Cross-posted with permission from Andy Luke’s LiveJournal
Comics Barcamp, an ad-hoc gathering born from the desire for people to share and learn in an open environment, happened on 3rd September 2011 at Blick Studios, Malone Road, Belfast.
Sponsored by Blick, DriveThruComics.com, Paper Tiger Comix, Don’t Panic! and Roger Sabin, it proved an intense event with discussions, demos, and interaction from attendees.
The first comics barcamp in the UK and Ireland, it pooled knowledge and shared it amongst comics creators and other people with an interest in the industry North and South of Ireland and a follow-up event in the South will take place next year.
Here, organiser Andy Luke offers his own take on the Belfast event…
Lots to tell about one of the first ever Comics Barcamps. So I may as well start here.
Followingthenerd.com (FTN) professionally shot a few interviews with folk in the morning but had to leave for midday. (They’re working on a TV pilot). Posters were still being assembled around them and breakfast being consumed, brought along by myself and Jennifer Hanley on a reduced-to-clear croissant hunt.
The first session kicked off at 11:30 with Ciara Brennan, my new Absence liason at UnLtd, a charity which supports social entrepreneurs. She and I spoke about the group: its funding potential and the Southern equivalent. We gelled, and the piece gelled, clearing away my misgivings about UnLtd’s case being treated as pie-in-the-sky.
I folllowed this up with a piece on Writer Pitching with visuals of huge spiderplans and mind maps I made. There were jokes made about my bachelor status but more importantly I got people thinking, and Gar mentioned he’d like to try a proper personal project and raise the bar on his own work. There’s an MP3 of this which I’m going to try to match with visuals of the pitch.
The presentation led to an intense discussion of work patterns and passions (kind of the point), and we ran well over the allotted time.
Lunch next, and everyone who tried it enjoyed Richard and Aofie’s spicy noodle soup and the Mediterranean bread I sourced. We’d plenty of food and drink to keep going and Marc (of FTN) brought a few bags of crisps.
Attendance numbers were low, fluctuating between 7-10 (with 14 overall), so much that we felt best to restrict ourselves to one conference room. We didn’t regroup to around 3.00pm. I didn’t pick up much lunchtime chatter as I was helping with the food and trying to set up uStream.
Gareth Watson‘s session about portfolios on WordPress was a bit tired I felt, as I knew half the group already used WordPress. He knew his work though, so the best parts were when people asked questions. He would move to an unseen slide and explain exactly what we wanted to know. He also offered us some free consultation. The session ran to nearly an hour, tighter time control next time.
Paddy Brown‘s piece, “Getting it out”, was a carefully scripted manifesto rallying against my own proposal of comics and business, stating that it was the love of the art that could only be achieved by an amateur approach to give the finished work better results. He used historical examples, and examined modern routes such as FPI, co-ops and speciality bookshops. He did it so well I almost gave him a standing ovation. The version on the web is poor sound quality, but he may be up for reprinting it at some point.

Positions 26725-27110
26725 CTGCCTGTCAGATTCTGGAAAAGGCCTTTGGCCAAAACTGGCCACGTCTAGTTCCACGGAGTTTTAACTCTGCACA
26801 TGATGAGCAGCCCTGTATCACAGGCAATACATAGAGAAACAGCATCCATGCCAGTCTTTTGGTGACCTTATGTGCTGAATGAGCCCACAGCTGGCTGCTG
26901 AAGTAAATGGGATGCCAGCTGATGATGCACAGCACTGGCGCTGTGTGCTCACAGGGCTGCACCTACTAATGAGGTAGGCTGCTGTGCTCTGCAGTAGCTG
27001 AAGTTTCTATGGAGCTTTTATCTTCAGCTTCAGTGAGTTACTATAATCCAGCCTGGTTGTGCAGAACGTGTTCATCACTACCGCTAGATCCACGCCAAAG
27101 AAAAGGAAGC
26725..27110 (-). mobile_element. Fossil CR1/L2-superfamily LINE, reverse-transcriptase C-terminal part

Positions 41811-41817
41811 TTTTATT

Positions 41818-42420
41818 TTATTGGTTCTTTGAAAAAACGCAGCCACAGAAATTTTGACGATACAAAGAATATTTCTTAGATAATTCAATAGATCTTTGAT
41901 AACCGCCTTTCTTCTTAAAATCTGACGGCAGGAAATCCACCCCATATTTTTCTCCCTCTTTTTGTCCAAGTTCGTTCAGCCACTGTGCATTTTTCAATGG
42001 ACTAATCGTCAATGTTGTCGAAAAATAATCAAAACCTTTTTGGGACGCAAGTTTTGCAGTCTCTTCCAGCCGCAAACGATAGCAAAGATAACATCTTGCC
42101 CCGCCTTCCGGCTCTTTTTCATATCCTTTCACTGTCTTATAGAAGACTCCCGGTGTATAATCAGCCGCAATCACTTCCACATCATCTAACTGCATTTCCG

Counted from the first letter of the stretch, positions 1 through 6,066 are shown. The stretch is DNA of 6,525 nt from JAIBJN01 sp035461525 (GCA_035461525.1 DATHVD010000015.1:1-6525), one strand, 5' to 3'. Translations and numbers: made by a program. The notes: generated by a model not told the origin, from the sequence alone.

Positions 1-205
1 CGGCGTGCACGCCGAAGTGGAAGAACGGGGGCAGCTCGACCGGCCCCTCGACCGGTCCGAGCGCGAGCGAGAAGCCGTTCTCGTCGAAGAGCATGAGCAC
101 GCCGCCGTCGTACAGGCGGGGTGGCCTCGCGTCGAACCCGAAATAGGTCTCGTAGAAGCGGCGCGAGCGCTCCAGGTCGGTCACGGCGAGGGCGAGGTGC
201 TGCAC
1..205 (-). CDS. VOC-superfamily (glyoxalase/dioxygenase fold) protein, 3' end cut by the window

Gar and Deirdre had to catch their train to Dublin, so the session broke into informal discussion about the Black Panel and a Dublin co-op. In short, the former needs a serious re-tooling (I said) if it is to survive the year. Gar has a site in mind for the Dublin venture, and I made a point of saying they’d have to properly man-up before he undertook it. I mentioned he and Dee may like to perform a proper case study on London Underground Comics as an example of how to do it well.
The final piece was my own on digital distribution. I had 15 minutes to deliver it but it’s the sort of thing that could really benefit from knowledge pooling, so I may wheel it out again. Then to clearing up the venue and balancing an enormous vat of soup on my lap in the car home. Lazy takeaway at Paddys and the best Doctor Who I’d ever seen.
Richard said afterwards, “I really feel that I learned a lot today”, and I think this summed up everyone’s experiences. As the person with the least involvement in the comics business, he said, “The industry seems like a really terrible place to work. Particularly in Belfast.”
Richard probably knows me best and has been the closest to all the work I put into this event. The people who participated appreciated the sponsors and supporters, who were notable in facilitating hope for improvement.
We learned plenty about how to run a barcamp and I’m quite certain we’ll see a comics camp in London, Dublin and somewhere else in the next nine months.
• Comics Camp afternoon recordings on uStream (poor sound and slow loading)
Andy Luke is a writer who draws. He has made comics, notably: Bottomley: Brand of Britain (with Ruairi Coleman) for the double Eisner-nominated To End All Wars anthology; Absence: a comic about epilepsy, (with Stephen Downey), winner of an UnLtd Millennium Award; and the critically acclaimed Gran: a 24 hour comic.
He’s also written widely on the form as well as co-producing NVTV’s The Invisible Artist documentary (with Carl Boyle), on Belfast’s underground comix scene. Andy has also contributed short prose tales to the anthologies 12 and Tense Situations.